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Group counselling: Theory and Practice

Course Code: PSYC 4371
Faculty: Humanities & Social Sciences
Department: Psychology
Credits: 3.0
Semester: 15 weeks
Learning Format: Lecture
Typically Offered: TBD. Contact Department Chair for more info.
course overview

This course provides an introduction to group counselling theory and practice. Students learn about different types of groups: personal support (e.g., grief groups, Al-Anon), personal awareness (human potential/growth/self-awareness groups), decision-making (e.g., career decision-making groups), and interpersonal awareness/skill development, as well as group treatment of psychological disorders. They gain a basic understanding of group stages and processes. They learn how to plan a skills group and will facilitate a group exercise. This course is recommended for students who are interested in human service professions such as criminology, teaching, coaching, nursing, human resources, and counselling/clinical psychology.

Course Content

  1. Group stages and processes
  2. Group goals, purpose, and therapeutic forces
  3. Planning and early stages of groups
  4. Basic group leadership skills
  5. Ethics and dealing with problem situations in group contexts
  6. Establishing focus in groups
  7. How to use and debrief exercises
  8. Middle stage of groups
  9. Major group counselling theories
  10. Group counselling and psychotherapy
  11. Closing groups
  12. Ethics and expectations for working with specific populations and within a variety of settings

Methods of Instruction

The course will involve a number of instructional methods, such as the following:

  • Lecture
  • Skills demonstration/practice of specific group counselling skills
  • Small group activities
  • Group discussions
  • Computer simulations
  • Video/DVD Case Studies
  • Guest lectures

Means of Assessment

The course evaluation will be in accordance with Douglas College and Psychology Department policies. Evaluations will be based on the course objectives. The specific evaluation criteria will be provided by the instructor at the beginning of the semester.

An example of a possible evaluation scheme would be:

Participation - 5%

Written assignments/papers - 20%

Exams - 3 at 20% each - 60%

Group leadership skills demonstrations - 15%

Total - 100%

Learning Outcomes

At the conclusion of the course, the successful student will be able to:

  1. Identify appropriate purposes and goals for various types of counselling groups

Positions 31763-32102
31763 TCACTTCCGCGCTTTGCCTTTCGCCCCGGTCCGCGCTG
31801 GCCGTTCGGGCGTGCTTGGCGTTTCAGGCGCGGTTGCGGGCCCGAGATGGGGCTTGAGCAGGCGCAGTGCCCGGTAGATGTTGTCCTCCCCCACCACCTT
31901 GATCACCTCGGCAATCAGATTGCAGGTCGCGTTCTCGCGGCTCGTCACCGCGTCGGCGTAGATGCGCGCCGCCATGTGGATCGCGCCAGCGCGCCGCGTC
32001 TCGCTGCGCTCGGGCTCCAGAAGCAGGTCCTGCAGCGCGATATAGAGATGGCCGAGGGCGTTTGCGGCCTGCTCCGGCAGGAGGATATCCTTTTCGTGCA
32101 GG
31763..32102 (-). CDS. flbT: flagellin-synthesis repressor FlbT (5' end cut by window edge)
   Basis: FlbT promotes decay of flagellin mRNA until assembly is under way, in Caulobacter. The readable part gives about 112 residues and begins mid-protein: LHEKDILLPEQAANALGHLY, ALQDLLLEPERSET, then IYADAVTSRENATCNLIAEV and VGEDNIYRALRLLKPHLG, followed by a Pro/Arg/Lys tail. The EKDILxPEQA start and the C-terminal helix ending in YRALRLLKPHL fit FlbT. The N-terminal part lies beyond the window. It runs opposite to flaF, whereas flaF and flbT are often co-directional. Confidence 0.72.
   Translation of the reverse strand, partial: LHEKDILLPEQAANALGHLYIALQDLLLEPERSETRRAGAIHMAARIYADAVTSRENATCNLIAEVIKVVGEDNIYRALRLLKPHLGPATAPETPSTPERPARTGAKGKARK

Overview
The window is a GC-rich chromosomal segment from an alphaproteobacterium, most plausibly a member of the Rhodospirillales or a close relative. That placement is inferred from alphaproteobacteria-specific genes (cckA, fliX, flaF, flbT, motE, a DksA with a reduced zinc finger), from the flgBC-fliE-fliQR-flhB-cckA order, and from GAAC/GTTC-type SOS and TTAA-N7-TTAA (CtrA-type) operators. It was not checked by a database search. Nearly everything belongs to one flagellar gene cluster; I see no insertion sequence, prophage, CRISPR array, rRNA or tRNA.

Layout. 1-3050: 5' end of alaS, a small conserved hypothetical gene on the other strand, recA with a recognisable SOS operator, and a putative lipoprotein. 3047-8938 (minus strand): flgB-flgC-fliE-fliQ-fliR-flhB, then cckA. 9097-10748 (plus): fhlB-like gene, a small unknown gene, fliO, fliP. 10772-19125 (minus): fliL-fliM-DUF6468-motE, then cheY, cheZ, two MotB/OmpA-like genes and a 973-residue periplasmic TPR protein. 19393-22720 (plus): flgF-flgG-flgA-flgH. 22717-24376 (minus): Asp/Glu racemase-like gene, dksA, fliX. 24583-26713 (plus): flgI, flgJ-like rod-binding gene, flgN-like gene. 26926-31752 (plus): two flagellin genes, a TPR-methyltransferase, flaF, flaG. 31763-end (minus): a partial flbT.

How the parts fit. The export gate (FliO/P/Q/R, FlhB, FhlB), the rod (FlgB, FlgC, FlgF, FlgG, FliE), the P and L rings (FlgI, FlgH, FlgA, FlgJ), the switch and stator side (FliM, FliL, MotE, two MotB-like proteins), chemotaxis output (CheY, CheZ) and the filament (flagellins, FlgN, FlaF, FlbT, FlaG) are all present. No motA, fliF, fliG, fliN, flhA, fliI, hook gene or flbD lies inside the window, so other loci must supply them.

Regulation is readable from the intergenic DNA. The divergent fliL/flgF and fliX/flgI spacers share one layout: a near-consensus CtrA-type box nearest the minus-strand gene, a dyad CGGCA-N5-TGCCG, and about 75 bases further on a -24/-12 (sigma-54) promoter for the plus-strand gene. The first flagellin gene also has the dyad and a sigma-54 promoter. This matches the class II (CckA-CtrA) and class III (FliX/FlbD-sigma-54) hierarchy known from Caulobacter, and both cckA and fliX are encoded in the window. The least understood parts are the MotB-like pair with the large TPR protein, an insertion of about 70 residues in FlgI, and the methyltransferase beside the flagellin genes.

2. Describe group dynamics and processes inherent in groups
  3. Outline group stages and describe the tasks in each stage
  4. Describe basic group leadership styles and approaches
  5. Describe the characteristics and functions of effective group leaders
  6. Identify strategies to effectively and appropriately employ group selection criteria and methods
  7. Describe a range of group types and factors that influence groups in diverse settings
  8. Plan a skills counselling group with clearly defined outcomes
  9. Demonstrate the ability to introduce, conduct and debrief a group exercise
  10. Describe the ethical issues involved in conducting groups with diverse client groups
  11. Analyze how major counselling theories apply to group counselling processes
  12. Identify common group processes and problematic behaviours
  13. Discuss the importance of cultural awareness and competency and its application in a multicultural context

course prerequisites

Both PSYC 1100 and PSYC 1200 AND one of PSYC 3333 or PSYC 3375 or PSYC 4370





curriculum guidelines

Course Guidelines for previous years are viewable by selecting the version desired. If you took this course and do not see a listing for the starting semester/year of the course, consider the previous version as the applicable version.

course schedule and availability
course transferability

Below shows how this course and its credits transfer within the BC transfer system. 

A course is considered university-transferable (UT) if it transfers to at least one of the five research universities in British Columbia: University of British Columbia; University of British Columbia-Okanagan; Simon Fraser University; University of Victoria; and the University of Northern British Columbia.

For more information on transfer visit the BC Transfer Guide and BCCAT websites.


If your course prerequisites indicate that you need an assessment, please see our Assessment page for more information.